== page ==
The city of Georgia is the victim of an increase in COVID-19 cases. This Tuesday, it exceeded its previous maximum of positive tests, but the child population is included in the index this time.
According to figures from the Georgia Department of Public Health, the 7-day moving average of COVID-19 positive tests rose to 9,641 infections on Tuesday, surpassing the maximum of 9,635 infections, calculated on January 11.
The number of infections increases while schools are reverting to virtual classes to teach children remotely. The district has an estimated 21,000 students in Bibb County and became one of the largest to take extended breaks from face-to-face classes because students would not return to classes after Labor Day and would stay home until September 20.
Superintendent Curtis Jones said in a statement: “We are going to take the next two weeks to pause in-person learning and hopefully make sure that when students return, our schools will remain safe.” Also, Bibb County is one of the few districts in Georgia that has maintained wearing a mask and taking other precautions. Despite this, Jones said the virus is spreading rapidly in Macon-area schools.
In Richmond County, of roughly 29,000 students, it was announced that students should stay home and watch classes online until two days after Labor Day so employees have enough time to clean schools.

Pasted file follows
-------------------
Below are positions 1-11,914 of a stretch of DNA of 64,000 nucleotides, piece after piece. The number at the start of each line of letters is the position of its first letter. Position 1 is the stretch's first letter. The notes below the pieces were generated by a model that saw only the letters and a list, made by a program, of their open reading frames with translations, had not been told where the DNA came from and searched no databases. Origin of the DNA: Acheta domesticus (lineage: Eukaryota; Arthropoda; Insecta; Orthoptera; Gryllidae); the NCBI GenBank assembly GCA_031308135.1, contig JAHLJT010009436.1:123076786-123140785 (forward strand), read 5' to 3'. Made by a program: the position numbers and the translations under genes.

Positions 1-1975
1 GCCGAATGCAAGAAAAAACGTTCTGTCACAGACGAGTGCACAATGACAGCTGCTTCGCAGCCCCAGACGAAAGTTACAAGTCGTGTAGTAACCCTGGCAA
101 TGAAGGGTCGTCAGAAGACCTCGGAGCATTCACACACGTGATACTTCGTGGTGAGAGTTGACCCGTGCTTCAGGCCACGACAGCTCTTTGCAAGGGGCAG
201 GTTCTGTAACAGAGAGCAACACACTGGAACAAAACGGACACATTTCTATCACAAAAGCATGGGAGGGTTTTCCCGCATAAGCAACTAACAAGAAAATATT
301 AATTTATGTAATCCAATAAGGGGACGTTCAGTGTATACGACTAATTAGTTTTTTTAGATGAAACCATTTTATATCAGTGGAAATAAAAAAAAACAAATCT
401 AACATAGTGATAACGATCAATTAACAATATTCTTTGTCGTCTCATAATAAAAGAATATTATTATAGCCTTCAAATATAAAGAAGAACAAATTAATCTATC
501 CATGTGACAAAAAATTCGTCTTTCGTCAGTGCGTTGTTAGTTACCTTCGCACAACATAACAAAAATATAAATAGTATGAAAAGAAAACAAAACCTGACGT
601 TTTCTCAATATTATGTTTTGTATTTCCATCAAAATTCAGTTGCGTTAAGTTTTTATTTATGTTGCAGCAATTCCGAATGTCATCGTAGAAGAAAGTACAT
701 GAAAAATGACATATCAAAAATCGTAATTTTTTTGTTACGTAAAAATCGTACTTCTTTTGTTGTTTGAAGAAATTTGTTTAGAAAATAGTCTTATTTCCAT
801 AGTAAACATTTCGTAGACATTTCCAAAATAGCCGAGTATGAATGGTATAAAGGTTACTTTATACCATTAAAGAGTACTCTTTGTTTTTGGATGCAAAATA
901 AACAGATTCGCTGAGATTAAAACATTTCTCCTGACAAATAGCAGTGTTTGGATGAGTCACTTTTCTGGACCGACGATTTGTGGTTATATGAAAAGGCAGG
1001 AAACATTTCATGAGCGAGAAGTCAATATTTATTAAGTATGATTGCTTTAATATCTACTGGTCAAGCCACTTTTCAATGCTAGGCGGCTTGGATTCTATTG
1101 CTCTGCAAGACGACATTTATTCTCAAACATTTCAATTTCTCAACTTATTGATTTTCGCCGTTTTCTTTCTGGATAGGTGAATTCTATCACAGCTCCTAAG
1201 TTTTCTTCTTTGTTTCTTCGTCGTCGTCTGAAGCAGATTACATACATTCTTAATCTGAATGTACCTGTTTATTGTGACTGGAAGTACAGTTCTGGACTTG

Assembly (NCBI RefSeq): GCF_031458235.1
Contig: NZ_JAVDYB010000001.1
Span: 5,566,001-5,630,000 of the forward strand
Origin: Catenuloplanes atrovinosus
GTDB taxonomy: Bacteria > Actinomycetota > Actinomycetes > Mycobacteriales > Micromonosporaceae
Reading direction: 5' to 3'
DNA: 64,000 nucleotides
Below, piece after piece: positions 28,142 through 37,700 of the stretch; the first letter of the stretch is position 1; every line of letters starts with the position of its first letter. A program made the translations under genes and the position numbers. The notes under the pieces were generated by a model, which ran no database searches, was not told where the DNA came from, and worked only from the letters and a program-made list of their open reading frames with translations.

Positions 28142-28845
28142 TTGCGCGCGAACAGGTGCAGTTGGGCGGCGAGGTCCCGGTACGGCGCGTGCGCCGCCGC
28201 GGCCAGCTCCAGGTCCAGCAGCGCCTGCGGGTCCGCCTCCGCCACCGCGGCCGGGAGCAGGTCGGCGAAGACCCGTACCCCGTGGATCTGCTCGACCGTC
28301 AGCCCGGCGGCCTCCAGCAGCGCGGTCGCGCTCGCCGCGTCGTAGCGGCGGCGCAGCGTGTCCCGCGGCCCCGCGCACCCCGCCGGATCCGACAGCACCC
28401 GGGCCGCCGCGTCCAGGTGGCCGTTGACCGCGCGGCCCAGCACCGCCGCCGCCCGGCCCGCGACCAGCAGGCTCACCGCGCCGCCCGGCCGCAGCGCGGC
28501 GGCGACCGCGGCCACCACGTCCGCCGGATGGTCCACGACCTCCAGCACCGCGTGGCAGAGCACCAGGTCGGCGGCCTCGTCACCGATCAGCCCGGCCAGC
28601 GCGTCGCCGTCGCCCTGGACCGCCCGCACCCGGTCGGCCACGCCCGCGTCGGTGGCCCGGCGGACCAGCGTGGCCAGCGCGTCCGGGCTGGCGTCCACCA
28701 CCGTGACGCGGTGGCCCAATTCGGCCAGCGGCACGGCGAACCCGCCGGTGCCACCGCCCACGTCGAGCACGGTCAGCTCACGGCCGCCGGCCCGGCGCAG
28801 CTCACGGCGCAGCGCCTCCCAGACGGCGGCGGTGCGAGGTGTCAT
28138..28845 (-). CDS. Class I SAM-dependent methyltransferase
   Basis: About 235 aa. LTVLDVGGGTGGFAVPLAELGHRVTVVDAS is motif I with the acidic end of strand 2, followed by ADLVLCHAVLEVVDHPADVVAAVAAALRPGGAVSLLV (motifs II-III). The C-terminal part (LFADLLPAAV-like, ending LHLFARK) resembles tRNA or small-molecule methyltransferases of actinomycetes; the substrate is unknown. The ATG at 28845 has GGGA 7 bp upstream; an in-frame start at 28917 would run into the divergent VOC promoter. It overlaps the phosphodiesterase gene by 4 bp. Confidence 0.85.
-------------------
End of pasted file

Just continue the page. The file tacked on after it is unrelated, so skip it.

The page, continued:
At least 200,000 Georgia students have interrupted their classroom schedules due to COVID-19. Some districts have taken days off, others change schedules every other day, and most keep taking classes online. This represents more than 11% of the 1.7 million students who attend public institutions in Georgia.
The Floyd County coroner indicated that a 13-year-old boy died of COVID-19 early Tuesday morning. The young man’s father discovered that his son had passed away in the morning after discovering he was no longer breathing. Coroner Harold Proctor said the cause of death was “respiratory failure due to COVID-19.”
The authorities indicated that the spread of the virus in children is a new aspect of the pandemic that they are entirely unaware of. Kathleen Toomey, the Public Health Commissioner, reported Tuesday that cases have skyrocketed since schools opened in early August.
According to announcements published by The Associated Press, they have requested that Georgia students wear masks in case they have to attend face-to-face classes. However, federal officials have allowed local governments to choose.
It is not yet known where this young man contracted the virus, but it is clear that it is spreading more easily than before. The population must become aware and protect the most vulnerable, including babies, children, and the elderly.